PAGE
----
NASA probe set to wake up for Pluto encounter
NASA's Pluto-bound probe New Horizons spacecraft comes out of hibernation for the last time next month in preparation for a six-month encounter, including a first-ever close flyby of the mysterious dwarf planet on July 14, 2015.
Washington: NASA's Pluto-bound probe New Horizons spacecraft comes out of hibernation for the last time next month in preparation for a six-month encounter, including a first-ever close flyby of the mysterious dwarf planet on July 14, 2015.
Next month's wake-up call was preprogrammed into New Horizons' on-board computer in August, commanding it come out of hibernation Dec 6.
Work on the Earth is well under way to prepare the spacecraft for a six-month encounter with Pluto that begins January next year, NASA said in statement.
"New Horizons is healthy and cruising quietly through deep space - nearly three billion miles from home - but its rest is nearly over," says Alice Bowman, New Horizons mission operations manager at the Johns Hopkins University Applied Physics Laboratory (APL) in Laurel, Maryland.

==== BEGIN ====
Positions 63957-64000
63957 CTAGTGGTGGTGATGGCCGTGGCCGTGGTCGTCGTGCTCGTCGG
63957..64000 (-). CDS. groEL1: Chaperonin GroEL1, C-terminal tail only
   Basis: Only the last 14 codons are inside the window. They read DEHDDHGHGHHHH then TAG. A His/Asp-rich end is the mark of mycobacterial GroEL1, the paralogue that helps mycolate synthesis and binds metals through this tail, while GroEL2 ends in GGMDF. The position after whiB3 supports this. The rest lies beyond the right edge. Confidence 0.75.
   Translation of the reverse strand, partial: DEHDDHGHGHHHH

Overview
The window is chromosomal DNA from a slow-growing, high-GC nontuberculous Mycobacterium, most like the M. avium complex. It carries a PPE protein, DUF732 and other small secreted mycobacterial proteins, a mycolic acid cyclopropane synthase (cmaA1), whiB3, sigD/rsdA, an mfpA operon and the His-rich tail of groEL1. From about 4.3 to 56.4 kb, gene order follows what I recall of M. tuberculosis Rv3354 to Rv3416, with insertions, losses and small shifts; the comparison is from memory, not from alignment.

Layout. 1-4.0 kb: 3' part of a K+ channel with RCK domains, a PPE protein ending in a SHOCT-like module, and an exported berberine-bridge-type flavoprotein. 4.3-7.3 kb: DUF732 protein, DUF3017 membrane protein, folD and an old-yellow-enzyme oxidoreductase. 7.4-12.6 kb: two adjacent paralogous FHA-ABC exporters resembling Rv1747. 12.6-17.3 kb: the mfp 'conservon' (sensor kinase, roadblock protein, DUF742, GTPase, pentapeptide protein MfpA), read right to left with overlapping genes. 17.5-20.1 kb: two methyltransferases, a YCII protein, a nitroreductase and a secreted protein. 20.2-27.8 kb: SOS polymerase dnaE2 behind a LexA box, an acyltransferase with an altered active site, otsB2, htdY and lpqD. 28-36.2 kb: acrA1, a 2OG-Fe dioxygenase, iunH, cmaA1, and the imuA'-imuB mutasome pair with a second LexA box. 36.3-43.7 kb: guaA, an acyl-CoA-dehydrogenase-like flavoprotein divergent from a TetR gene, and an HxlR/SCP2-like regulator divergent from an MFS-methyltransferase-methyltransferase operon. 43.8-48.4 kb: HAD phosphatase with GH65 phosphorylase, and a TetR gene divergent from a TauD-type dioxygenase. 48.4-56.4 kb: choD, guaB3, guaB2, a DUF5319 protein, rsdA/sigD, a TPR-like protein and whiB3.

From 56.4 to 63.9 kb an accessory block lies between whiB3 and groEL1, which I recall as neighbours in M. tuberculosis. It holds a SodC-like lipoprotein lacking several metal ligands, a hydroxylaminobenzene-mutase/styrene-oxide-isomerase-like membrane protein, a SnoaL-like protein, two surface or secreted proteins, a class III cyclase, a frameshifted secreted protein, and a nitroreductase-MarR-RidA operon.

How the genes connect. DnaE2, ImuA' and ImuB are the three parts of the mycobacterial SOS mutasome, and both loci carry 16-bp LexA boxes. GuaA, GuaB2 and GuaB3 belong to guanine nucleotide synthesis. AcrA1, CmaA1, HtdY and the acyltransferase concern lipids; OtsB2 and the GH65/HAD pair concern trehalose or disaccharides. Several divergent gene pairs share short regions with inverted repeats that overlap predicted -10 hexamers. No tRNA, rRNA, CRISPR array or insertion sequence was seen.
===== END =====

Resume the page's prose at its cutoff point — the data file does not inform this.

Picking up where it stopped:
"It is time for New Horizons to wake up, get to work, and start making history," Bowman added.
Since its launch in January 2006, New Horizons has spent 1,873 days in hibernation - about two-thirds of its flight time "spread over 18 separate hibernation periods from mid-2007 to late 2014 that ranged from 36 days to 202 days long".
In hibernation mode much of the spacecraft is unpowered; the onboard flight computer monitors system health and broadcasts a weekly beacon-status tone back to Earth.
"The final hibernation wake up Dec 6 signifies the end of an historic cruise across the entirety of our planetary system," added New Horizons principal investigator Alan Stern from Southwest Research Institute.
"We are almost on Pluto's doorstep!" Stern added.
Distant observations of the Pluto system begin Jan. 15 and will continue until late July 2015; closest approach to Pluto is July 14.
The $700 million (Rs.4,329.85 crore) mission should help lift the veil on Pluto, which has remained largely mysterious since its 1930 discovery because it is so small, dim and distant, Space.com reported.